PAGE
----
Much less ambitious, more selective, anecdotal, and valuable in its own way than the Gale Almanac. Focusing on Native peoples in the United States after their first encounter with Europeans, Hirschfelder and De Montano outline a brief history and furnish details on demographics, Supreme Court decisions, tribal governments and the U.S. agencies that aid (or hinder) them, languages, education, religion, games and sports, arts and communications, economics, natural resources, and Natives in the military, as well as listing the names and addresses of Native American tribes and tribal organizations. This volume is recom- mended for middle and high school libraries and those desiring a general overview of Native life. Reviewed by: Steve Brock
2nd Look:Much of the material in this Alamanac consists of lists, addresses, etc., which have dated very badly. I disagree that it's a good high-school reference. I found many inaccuracies, large and small, and the treatment of Native concerns is both trivializing -- a sports player is given the same weight as important leaders and thinkers -- and expressed in wooden prose. The authors appear unfamiliar with contemporary Native art and literature. Pictures are all black and white, poor quality reproductions. Few maps, bad ones. The indexes are poor, do not appear to have been profssionally done, as a reference work requirs. No Native viewpoint is really represented, in contradistinction to the dozen or more native scholars involved in preparation of the Gale reference works. The slim volume is unattractive, as well as containing many inaccuracies and space-fillers. Not recommended for anyone. Reviewed by: Paula Giese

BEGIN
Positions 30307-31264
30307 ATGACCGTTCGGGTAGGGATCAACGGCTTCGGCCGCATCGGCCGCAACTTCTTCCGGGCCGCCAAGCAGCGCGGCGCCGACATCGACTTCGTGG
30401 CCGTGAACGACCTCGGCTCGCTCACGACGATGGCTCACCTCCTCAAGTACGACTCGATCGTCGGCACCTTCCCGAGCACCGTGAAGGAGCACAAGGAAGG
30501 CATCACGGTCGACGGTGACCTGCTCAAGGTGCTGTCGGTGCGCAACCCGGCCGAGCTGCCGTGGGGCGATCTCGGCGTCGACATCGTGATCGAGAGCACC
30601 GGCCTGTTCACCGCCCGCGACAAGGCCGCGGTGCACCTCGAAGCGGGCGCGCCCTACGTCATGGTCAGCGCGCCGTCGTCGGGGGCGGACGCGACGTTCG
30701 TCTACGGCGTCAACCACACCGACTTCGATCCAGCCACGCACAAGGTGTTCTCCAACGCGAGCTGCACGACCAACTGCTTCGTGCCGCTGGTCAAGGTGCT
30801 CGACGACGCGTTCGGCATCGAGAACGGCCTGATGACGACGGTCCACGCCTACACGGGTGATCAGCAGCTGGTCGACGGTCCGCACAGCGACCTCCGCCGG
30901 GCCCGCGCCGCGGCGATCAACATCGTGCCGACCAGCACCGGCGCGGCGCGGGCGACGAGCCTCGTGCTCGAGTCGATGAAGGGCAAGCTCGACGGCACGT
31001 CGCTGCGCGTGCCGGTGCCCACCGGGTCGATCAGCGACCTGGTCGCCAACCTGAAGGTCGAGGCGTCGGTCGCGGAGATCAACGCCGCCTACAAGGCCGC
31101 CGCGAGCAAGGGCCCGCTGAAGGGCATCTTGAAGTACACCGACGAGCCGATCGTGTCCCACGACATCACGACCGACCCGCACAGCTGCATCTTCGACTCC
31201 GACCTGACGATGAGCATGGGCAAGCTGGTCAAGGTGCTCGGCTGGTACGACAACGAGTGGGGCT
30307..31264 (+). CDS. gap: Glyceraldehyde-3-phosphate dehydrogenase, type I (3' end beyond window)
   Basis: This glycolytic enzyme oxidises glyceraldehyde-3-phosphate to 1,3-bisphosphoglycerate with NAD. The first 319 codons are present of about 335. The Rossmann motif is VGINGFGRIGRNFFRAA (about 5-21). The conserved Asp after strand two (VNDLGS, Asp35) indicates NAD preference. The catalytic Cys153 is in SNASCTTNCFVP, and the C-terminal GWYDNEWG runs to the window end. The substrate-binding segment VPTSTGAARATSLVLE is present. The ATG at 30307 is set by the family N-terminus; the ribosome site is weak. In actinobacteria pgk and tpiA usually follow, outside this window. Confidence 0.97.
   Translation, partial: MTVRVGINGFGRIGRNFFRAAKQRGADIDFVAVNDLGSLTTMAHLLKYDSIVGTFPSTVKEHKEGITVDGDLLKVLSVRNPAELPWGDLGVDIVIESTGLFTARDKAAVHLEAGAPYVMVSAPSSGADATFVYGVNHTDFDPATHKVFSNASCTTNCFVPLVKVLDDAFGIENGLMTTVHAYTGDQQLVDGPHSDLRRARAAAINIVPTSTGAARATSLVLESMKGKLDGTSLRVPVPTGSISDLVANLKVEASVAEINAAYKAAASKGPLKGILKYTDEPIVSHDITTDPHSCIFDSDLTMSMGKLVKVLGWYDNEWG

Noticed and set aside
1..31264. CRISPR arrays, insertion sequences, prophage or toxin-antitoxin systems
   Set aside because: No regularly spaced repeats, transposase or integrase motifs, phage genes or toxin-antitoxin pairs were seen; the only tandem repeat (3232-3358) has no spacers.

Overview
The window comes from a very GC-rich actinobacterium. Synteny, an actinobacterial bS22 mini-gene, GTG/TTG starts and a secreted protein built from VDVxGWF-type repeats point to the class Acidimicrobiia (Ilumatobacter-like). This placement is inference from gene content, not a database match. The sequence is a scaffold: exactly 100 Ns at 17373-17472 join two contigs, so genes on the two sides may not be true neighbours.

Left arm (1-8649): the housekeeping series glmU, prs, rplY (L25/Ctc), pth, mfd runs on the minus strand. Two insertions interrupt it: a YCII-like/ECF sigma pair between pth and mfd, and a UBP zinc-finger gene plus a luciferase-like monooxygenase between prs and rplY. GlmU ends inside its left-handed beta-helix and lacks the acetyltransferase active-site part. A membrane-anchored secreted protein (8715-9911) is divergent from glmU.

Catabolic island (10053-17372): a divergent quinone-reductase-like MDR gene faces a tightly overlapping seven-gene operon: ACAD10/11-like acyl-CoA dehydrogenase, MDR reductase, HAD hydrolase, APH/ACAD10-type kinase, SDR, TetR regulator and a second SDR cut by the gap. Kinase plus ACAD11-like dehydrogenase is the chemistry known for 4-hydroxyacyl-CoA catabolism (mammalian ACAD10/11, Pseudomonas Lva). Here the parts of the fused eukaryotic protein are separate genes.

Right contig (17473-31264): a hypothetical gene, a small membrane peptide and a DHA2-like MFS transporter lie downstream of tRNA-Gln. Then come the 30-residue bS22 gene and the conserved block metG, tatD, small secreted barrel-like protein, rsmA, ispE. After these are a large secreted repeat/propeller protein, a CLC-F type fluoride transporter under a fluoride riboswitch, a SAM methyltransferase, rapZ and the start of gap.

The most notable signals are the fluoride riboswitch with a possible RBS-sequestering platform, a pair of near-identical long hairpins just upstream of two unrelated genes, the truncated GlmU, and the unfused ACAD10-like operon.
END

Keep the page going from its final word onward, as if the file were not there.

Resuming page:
REFERENCE ENCYCLOPEDIA OF THE AMERICAN INDIAN, 7TH ED, Barry Kline. Paper 8 x 11 690 pp, $49.50
Listings, bibliography, biographies for U.S. and Canada The big Gale Almanac is preferable for a library reference, and so is the $19 paperback abridged version. The 7th edition has far fewer pages -- less content -- than the 5th (reviewed below) and is $15 more in price. This is basically a listing of contacts -- addresses and phones -- for Native organizations, and despite being updated every other year, is always badly out of date by the time it's printed and distributed. As a fact reference it is rather thin and incomplete.
Review of 5th ed (1990): This hefty book (over 1,000 pages) is handy if you need to get in contact with Indians or Indian organizations in the United States and Canada. It is more of a Native indeex than an encyclopedia, but the nice thing about this book is that it is reasonably up to date and accurate. It lists addresses and phone numbers for reservations, tribal councils, Indian organizations, museums, libraries, and periodicals; it even has a who's who and a short bibliography. Reviewed by Alexander Ewen, Native Nations Magazine, June/July 1991